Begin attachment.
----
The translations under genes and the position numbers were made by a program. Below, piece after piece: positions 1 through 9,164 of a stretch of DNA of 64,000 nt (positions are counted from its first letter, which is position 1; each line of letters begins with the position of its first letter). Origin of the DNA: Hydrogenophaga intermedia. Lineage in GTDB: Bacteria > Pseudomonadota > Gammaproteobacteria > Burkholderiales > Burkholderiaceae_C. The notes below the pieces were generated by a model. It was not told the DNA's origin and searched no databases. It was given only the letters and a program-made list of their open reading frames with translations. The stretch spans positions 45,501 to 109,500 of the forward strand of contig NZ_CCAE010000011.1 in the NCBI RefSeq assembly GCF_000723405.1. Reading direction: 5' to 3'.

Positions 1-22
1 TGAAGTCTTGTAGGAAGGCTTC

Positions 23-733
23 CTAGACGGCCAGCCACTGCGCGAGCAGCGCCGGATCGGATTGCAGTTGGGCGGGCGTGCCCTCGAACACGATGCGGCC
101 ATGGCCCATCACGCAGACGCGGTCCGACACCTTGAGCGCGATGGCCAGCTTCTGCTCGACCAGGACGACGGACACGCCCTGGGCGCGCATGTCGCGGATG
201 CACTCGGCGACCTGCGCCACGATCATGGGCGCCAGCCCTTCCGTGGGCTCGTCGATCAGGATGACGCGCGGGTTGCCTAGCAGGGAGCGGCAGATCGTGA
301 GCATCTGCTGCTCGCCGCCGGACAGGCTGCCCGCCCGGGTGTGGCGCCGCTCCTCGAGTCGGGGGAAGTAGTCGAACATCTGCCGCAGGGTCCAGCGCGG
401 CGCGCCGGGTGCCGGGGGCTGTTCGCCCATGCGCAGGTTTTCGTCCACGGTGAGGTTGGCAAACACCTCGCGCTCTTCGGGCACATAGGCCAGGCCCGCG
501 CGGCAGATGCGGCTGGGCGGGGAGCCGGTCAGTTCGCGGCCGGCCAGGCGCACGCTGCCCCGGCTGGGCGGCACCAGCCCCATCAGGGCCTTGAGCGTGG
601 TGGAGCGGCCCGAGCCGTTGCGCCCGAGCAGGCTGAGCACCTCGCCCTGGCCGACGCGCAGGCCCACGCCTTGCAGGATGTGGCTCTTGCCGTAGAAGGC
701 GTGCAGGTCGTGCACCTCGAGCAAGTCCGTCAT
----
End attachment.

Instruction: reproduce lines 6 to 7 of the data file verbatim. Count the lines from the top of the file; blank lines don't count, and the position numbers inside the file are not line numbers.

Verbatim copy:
101 ATGGCCCATCACGCAGACGCGGTCCGACACCTTGAGCGCGATGGCCAGCTTCTGCTCGACCAGGACGACGGACACGCCCTGGGCGCGCATGTCGCGGATG
201 CACTCGGCGACCTGCGCCACGATCATGGGCGCCAGCCCTTCCGTGGGCTCGTCGATCAGGATGACGCGCGGGTTGCCTAGCAGGGAGCGGCAGATCGTGA